We have looked at why you shouldn’t buy and hold - why certain asset classes are right at certain times but wrong at others. Equity holdings within the portfolios are at higher levels when conditions appear to be conducive to equities and lower when the opportunity for return appears lower or when equity risk premium is higher. That may sound obvious but adopting a strategy like that and actually implementing it in a way that adds Alpha is achieved by less than 1% of investment strategies out there.
However, there is obviously more to it than just increasing or decreasing allocations - there are also style weightings. Within MitonOptimal, two of lead managers specialise in slightly different types of trade. Scott Campbell’s Core Diversified approach generally tends to invest on a ‘what if?’ basis - i.e., when it makes the allocation it also looks at how this can be hedged in the unlikely event that something goes wrong.
Martin Gray on the other hand tends to make more of a commitment trade - if there are strong enough reasons to believe that a market will move up or down then you access that market in the way that gives the greatest upside - maybe not via the best performing vehicle throughout the cycle BUT instead via the best performing vehicle through the part of the cycle that you’re now in - the upside part.
As a result Martin tends to achieve higher returns, Scott tends towards lower volatility. We utilise whichever approach we’re most comfortable with at a given time - clear blue skies would be Martin, a few clouds on a sunny day would be a combination of both, glorious weather but rain forecast would be Scott. As a result of this there are very few equity funds that we would buy and hold indefinitely. While the equity sub-cycle might typically last six years or so, there’d be a number of adjustments within that time - selling highs, buying dips, re-balancing focus etc - after all, this is active management. In each case it’s about buying right and selling right, which is the part of the equation that most investors seem to find hardest.
To be continued…
 

The above data and research was compiled from sources believed to be reliable. However, neither MBMG International Ltd nor its officers can accept any liability for any errors or omissions in the above article nor bear any responsibility for any losses achieved as a result of any actions taken or not taken as a consequence of reading the above article. For more information please contact Paul Gambles on [email protected]


Life in Chiang Mai: by Mark Whitman

A couple of weeks ago when writing about the dreadful situation in Myanmar our editor suggested a modification of my comment about a senior Thai official’s attitude towards the junta. In the U.K. we have long enjoyed a free press, able to comment without restraints (short of libel, which can be costly) on anything from politicians to the monarchy and the church and other pillars of the establishment.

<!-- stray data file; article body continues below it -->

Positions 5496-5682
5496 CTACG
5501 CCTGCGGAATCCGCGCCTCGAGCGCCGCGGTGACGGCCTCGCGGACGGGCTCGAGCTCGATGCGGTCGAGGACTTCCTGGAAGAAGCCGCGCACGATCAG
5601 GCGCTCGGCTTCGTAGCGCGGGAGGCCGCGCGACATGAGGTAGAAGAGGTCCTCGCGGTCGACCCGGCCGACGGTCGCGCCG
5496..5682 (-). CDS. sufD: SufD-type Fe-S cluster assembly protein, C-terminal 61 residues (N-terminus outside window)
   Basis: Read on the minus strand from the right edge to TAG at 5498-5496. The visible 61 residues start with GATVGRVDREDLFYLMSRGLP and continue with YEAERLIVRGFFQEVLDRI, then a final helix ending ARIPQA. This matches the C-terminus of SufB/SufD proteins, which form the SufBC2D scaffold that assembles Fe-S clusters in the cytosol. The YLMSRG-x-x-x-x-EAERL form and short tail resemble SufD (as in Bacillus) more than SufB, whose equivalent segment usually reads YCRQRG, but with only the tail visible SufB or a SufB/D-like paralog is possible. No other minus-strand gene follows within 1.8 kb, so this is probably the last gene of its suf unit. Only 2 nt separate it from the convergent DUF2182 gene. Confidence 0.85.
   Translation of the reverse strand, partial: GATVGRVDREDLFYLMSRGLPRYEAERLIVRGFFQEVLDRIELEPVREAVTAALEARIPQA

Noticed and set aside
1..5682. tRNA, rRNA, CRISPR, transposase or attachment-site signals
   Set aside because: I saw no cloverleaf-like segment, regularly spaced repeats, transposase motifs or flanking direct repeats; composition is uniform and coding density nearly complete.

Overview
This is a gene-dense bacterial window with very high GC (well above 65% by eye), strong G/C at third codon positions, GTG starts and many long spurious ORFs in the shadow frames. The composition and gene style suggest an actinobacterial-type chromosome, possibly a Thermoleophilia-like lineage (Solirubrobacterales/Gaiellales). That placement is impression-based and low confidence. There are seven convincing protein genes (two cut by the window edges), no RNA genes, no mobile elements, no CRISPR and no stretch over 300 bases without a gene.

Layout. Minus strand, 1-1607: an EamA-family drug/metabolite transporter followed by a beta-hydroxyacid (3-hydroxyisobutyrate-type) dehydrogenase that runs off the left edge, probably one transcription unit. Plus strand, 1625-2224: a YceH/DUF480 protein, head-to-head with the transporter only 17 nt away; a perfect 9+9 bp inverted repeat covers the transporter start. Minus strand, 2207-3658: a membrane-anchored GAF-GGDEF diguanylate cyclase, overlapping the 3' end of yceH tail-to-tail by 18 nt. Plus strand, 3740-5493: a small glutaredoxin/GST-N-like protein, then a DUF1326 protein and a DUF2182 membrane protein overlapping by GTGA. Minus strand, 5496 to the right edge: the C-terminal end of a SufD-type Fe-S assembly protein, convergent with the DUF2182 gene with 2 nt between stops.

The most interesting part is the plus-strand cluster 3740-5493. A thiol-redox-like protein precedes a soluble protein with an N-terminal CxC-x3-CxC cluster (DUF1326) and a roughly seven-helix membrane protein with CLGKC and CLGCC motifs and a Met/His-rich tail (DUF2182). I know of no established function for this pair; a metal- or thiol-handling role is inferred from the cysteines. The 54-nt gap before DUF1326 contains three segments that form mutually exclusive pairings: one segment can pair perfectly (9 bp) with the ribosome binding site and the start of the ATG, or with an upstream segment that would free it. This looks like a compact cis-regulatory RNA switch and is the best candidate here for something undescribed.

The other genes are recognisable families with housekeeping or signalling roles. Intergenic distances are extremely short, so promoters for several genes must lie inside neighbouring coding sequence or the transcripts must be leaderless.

The same is not true of many countries, including Thailand.
Earlier this month the Printing Bill was unanimously passed by the National Legislative Assembly and now awaits royal approval and the publication in the Royal Gazette. This will do away with the censorship powers enjoyed by the powers that be, based on archaic laws passed as long ago as 1941, 1942 and 1945.
Interestingly the freer dissemination of news has been drafted by the newspaper industry itself. There are still requirements concerning the proportion of Thai ownership of newspapers and membership on the executive boards and, unsurprisingly, about the publication of materials deemed offensive to the monarchy.
But it seems that within a month or two these outdated laws will cease to exist and that will be one more step towards a greater democracy in Thailand that we may see compounded on December 23rd.
I long ago dropped the word Journalist from my passport, when a note of your profession was required. It proved too much of a hassle when traveling on film business behind the then Iron Curtain and on holiday to some countries, especially Morocco. As a profession the public seems to hold us on a level with lawyers and officialdom in restrictive regimes adds suspicion to contempt. Try telling an immigration officer with limited English that you write for Sight and Sound or The Guardian but only about movies. All they know is that The Guardian is a left wing journal. It’s easier to put down Film Consultant. What the hell does that mean?
Mentioning films brings me to my second topic, a note on the new(ish) Thai movie Puen which I mentioned a couple of weeks ago. Variously called Friends or Bangkok Love Story it is now running in Chiang Mai and should be seen. It would be easy to criticize it for the lush score, the over emphatic visual style and the occasional weak supporting performance.
Equally it would be glib to lavish it with praise for its brave incursion into Brokeback Mountain territory with its depiction of an intense relationship between two previously ‘straight’ guys who are thrown together in an intimate, exclusive companionship and after a physical relationship fall in love. It is heartening in a Thai film to see a gay relationship treated seriously and indeed explicitly rather than with the usual offensive crudeness that passes as humor.
But I urge you to see it not just for its bravery and importance but because you will no doubt be gripped by its gutsy, roller coaster style.